Not at all! Let’s consider the following;

Accessibility Affects Demolition Time

The time spent on demolishing a house will be significantly impacted by access to such a structure.

Here, we’re talking about the ease of moving big demolition machinery to the site. Some homes are located in difficult terrains such as slopes.

Additional accessibility challenges may also include buildings surrounded by rocky terrains or trees. It will take a longer time to maneuver through such obstacles to get demolition equipment to the site.

Are there other Structures Located too Close to Yours?

To have an idea of the amount of time it takes to complete a demolition job, you’ll need to consider the nature of your surroundings. Certain buildings may be constructed too close to each other.

For structures flanked by other buildings, a more careful approach to demolition will be necessary.

This helps to avoid causing damage to other buildings close by. Here, the site will need to be carefully assessed to determine how best to approach or perform the procedure.

Due to the added challenge posed by nearby buildings, a DIY approach won’t be advisable.

In other words, such projects are best left to professionals or demolition contractors. It tends to be safer and easier to complete the job.

For buildings standing alone, the time taken for completing demolition work is lesser.

Removal of Utilities

Most buildings are hooked onto utility lines.

Now, to demolish such, you’ll need to have such utilities disconnected or removed. The time taken to remove utilities adds to the completion time of a demolition project.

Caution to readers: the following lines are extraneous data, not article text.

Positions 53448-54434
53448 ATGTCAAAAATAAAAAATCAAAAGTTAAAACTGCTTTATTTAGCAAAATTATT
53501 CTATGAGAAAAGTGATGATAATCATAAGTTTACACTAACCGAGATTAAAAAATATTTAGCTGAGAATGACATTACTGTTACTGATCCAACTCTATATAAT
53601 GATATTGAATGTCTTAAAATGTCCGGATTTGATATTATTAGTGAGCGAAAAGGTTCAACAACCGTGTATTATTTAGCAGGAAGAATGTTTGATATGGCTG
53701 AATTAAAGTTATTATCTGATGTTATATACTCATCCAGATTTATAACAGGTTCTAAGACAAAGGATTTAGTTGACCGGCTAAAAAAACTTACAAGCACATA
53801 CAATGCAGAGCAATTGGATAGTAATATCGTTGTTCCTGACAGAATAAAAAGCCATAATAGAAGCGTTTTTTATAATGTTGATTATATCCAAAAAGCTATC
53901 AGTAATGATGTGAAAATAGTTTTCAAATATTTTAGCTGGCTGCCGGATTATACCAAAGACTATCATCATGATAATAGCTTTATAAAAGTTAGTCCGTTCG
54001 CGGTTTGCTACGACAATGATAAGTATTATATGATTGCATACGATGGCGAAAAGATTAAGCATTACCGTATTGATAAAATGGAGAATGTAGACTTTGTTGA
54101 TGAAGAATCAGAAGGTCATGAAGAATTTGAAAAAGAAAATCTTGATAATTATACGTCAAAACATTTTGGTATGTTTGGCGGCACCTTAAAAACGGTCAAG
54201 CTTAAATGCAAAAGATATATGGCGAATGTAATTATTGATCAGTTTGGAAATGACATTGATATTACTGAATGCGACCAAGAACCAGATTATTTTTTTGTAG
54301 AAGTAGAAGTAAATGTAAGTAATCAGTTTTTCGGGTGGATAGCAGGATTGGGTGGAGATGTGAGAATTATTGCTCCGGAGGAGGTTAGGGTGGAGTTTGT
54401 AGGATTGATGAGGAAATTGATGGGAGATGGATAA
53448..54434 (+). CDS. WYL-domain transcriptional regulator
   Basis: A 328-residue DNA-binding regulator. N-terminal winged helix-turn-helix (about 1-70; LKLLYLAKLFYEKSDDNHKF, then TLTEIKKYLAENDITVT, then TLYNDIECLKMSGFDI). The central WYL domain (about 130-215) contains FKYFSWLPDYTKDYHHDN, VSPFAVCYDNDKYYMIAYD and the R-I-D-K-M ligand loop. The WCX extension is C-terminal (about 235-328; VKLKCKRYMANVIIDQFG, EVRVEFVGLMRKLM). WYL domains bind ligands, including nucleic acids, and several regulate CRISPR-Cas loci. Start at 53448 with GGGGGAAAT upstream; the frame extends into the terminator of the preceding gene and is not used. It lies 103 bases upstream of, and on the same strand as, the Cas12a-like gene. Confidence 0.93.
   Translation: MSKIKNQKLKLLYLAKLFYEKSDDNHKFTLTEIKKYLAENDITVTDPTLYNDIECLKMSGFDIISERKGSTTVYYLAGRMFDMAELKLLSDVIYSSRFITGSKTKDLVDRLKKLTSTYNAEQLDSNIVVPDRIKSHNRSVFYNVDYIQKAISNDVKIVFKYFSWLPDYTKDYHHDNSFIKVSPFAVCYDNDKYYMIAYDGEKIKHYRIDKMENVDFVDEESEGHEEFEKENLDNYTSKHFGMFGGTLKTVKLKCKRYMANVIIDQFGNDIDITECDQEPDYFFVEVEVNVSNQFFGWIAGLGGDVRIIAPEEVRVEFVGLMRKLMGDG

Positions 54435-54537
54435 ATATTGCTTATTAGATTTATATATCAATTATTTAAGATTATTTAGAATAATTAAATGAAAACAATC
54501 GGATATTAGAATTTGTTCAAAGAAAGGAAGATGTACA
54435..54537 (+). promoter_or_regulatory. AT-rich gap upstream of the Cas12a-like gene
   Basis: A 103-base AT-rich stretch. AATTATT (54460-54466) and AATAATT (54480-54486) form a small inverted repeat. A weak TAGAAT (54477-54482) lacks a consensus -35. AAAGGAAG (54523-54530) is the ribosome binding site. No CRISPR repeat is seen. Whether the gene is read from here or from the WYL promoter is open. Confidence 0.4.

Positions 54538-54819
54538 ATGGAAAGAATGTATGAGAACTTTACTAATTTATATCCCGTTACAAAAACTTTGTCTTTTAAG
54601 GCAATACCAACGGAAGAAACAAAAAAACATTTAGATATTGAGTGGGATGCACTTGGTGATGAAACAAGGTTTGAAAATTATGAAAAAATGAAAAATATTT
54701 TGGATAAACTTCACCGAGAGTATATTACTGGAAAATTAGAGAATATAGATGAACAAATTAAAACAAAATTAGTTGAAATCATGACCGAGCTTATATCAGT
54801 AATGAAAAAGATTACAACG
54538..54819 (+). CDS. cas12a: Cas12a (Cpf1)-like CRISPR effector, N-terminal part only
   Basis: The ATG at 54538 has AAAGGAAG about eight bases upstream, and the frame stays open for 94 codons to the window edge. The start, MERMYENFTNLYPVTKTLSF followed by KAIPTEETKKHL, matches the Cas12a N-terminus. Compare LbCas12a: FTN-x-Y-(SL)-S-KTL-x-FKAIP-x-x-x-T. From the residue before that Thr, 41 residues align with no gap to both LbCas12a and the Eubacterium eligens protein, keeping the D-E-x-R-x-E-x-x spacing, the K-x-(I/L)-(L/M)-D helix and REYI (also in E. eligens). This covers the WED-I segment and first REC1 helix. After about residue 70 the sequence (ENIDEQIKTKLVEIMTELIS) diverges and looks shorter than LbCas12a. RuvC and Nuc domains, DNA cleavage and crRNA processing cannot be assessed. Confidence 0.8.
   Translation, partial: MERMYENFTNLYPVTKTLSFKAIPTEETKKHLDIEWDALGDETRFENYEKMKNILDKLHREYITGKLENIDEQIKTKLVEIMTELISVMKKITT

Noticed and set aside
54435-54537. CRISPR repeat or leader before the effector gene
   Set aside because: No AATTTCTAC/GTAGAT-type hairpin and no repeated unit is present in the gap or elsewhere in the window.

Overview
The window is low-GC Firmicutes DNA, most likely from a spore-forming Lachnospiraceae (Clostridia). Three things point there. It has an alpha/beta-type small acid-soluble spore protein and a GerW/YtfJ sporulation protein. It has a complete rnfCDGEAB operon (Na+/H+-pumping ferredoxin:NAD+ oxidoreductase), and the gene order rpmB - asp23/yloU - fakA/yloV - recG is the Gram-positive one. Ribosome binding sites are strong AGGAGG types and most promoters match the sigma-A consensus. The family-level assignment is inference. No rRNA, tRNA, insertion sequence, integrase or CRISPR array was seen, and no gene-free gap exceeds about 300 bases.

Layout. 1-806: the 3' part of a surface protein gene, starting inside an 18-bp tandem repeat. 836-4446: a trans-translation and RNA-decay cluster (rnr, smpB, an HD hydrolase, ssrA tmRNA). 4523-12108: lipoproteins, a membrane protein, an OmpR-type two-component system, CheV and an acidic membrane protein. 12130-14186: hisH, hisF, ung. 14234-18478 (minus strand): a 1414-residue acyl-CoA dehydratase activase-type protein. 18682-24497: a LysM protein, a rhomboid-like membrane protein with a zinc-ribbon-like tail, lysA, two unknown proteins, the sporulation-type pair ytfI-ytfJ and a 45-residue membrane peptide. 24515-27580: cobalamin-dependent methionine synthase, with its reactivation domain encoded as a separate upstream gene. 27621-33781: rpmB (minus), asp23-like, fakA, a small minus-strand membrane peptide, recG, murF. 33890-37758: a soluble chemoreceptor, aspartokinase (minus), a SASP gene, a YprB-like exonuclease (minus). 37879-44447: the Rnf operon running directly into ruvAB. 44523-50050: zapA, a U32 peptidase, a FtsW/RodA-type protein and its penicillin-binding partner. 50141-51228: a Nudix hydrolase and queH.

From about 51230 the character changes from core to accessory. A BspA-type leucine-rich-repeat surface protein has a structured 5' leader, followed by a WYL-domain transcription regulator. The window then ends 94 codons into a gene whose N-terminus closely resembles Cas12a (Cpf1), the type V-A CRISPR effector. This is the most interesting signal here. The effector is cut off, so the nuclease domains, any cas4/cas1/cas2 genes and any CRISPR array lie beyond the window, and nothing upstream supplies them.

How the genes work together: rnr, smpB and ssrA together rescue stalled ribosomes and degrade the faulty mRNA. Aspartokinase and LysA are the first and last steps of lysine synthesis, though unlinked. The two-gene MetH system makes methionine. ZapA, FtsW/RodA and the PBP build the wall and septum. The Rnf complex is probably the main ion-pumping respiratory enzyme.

You have the choice of having such utilities removed before the arrival of demolition contractors or have them perform the procedure for you.

When demolition contractors are involved in the disconnection or removal of utilities, it adds to the demolition time.

Type of Foundation

The type of foundation your house rests on has a lot to do with the time it takes to complete its demolition. There are several types of foundations ranging from concrete slabs, pier foundations, crawl space foundations, and so on.

Foundation types like concrete slabs are more difficult to tear down or get rid of. A home with such a foundation will take a longer time to complete the demolition process.

Debris Cleanup

An additional factor that affects the completion time for house demolition projects is debris removal or cleanup.

Most reputable demolition contractors include post-demolition cleanup as part of their services. A more comprehensive house demolition job will require the area cleared of any debris.

Cleanup time adds to the duration of a demolition job.

Here, the volume of debris is also considered. Bigger houses produce more debris and attract more clean-up costs. Hence more time is required for cleanup.

You’ll need to make as many inquiries as possible from your demolition contractor before the process begins.

Such inquiry helps you determine how long the entire project will take. Of course, an onsite assessment of the house is necessary to help establish a timeframe for completion of demolition.

This is because not all demolition jobs are the same. Each differs from the other.

With the above information, you now have an idea of how long it takes to demolish a house. The most reliable way of knowing the time required for completion of demolition projects is by involving an expert as stated earlier.